If the action of G on X is continuous, then H is a closed subgroup of G. In particular, if G is a Lie group, then H is a closed Lie subgroup by Cartan's theorem. Hence G/H is a smooth manifold and so X carries a unique smooth structure compatible with the group action.

If H is the identity subgroup {e}, then X is a principal homogeneous space.

One can go further to double coset spaces, notably Clifford–Klein forms Γ\G/H, where Γ is a discrete subgroup (of G) acting properly discontinuously.


For example in the line geometry case you can identify the the homozygeous we can identify H as a 12-dimensional subgroup of the 16-dimensional general linear group


defined by conditions on the matrix entries

h13 = h14 = h23 = h24 = 0,

by looking for the stabilizer of the subspace spanned by the first two standard basis vectors. That shows that X has dimension 4.

Since the homogeneous coordinates given by the minors are 6 in number, this means that the latter are not independent of each other. In fact a single quadratic relation holds between the six minors, as was known to nineteenth-century geometers.

This example was the first known example of a Grassmannian, other than a projective space. There are many further homogeneous spaces of the classical linear groups in common use in mathematics.

Prehomogeneous vector spaces

The idea of a prehomogeneous vector space was introduced by Mikio Sato.

It is a finite-dimensional vector space V with a group action of an algebraic group G, such that there is an orbit of G that is open for the Zariski topology (and so, dense). An example is GL1 acting on a one-dimensional space.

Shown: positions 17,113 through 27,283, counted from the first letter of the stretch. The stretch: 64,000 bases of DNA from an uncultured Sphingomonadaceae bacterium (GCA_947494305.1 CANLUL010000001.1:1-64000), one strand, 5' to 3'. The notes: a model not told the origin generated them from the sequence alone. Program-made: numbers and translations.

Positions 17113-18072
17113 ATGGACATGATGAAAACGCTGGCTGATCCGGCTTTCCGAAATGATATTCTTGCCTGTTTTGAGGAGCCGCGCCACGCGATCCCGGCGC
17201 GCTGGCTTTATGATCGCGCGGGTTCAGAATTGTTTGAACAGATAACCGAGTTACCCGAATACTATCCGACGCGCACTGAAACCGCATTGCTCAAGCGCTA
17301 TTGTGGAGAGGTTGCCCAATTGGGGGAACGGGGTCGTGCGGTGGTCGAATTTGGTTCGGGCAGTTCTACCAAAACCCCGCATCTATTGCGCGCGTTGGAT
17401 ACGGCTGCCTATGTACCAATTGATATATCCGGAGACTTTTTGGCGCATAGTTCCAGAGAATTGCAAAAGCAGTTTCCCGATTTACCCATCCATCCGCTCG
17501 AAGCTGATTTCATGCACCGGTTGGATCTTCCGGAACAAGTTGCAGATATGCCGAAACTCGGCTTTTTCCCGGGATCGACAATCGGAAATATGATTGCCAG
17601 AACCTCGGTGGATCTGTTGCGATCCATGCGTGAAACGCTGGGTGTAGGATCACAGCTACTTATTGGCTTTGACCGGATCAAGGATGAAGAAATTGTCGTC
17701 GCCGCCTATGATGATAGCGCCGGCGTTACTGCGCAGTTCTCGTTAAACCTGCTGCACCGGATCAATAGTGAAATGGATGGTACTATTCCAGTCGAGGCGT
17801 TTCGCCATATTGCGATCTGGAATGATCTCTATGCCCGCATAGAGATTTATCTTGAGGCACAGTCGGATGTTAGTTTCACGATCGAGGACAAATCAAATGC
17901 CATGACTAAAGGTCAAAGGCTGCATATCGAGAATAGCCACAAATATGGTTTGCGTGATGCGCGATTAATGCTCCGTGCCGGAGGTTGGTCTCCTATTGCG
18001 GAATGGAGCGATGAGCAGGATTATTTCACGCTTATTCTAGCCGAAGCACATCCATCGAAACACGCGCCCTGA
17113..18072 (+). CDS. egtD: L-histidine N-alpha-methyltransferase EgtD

The definition is more restrictive than it initially appears: such spaces have remarkable properties, and there is a classification of irreducible prehomogeneous vector spaces, up to a transformation known as "castling".

Homogeneous spaces in physics

Cosmology using the general theory of relativity makes use of the Bianchi classification system. Homogeneous spaces in relativity represent the space part of background metrics for some cosmological models; for example, the three cases of the Friedmann-Lemaître-Robertson-Walker metric may be represented by subsets of the Bianchi I (flat), V (open), VII (flat or open) and IX (closed) types, while the Mixmaster universe represents an anisotropic example of a Bianchi IX cosmology.[2]

A homogeneous space of N dimensions admits a set of N(N − 1) / 2 Killing vectors.[3] For three dimensions, this gives a total of six linearly independent Killing vector fields; homogeneous 3-spaces have the property that one may use linear combinations of these to find three everywhere non-vanishing Killing vector fields \xi^{(a)}_{i},

\xi^{(a)}_{[i;k]}=C^{a}_{\ bc}\xi^{(b)}_i \xi^{(c)}_k

where the object C^{a}_{\ bc}, the "structure constants", form a constant order-three tensor antisymmetric in its lower two indices (on the left-hand side, the brackets denote antisymmetrisation and ";" represents the covariant differential operator). In the case of a flat isotropic universe, one possibility is C^{a}_{\ bc}=0 (type I), but in the case of a closed FLRW universe, C^{a}_{\ bc}=\varepsilon^{a}_{\ bc} where \varepsilon^{a}_{\ bc} is the Levi-Civita symbol.

See also


  1. ^ We assume that the action is on the left. The distinction is only important in the description of X as a coset space.
  2. ^ Lev Landau and Evgeny Lifshitz (1980), Course of Theoretical Physics vol. 2: The Classical Theory of Fields, Butterworth-Heinemann, ISBN 978-0750627689 
  3. ^ Steven Weinberg (1972), Gravitation and Cosmology, John Wiley and Sons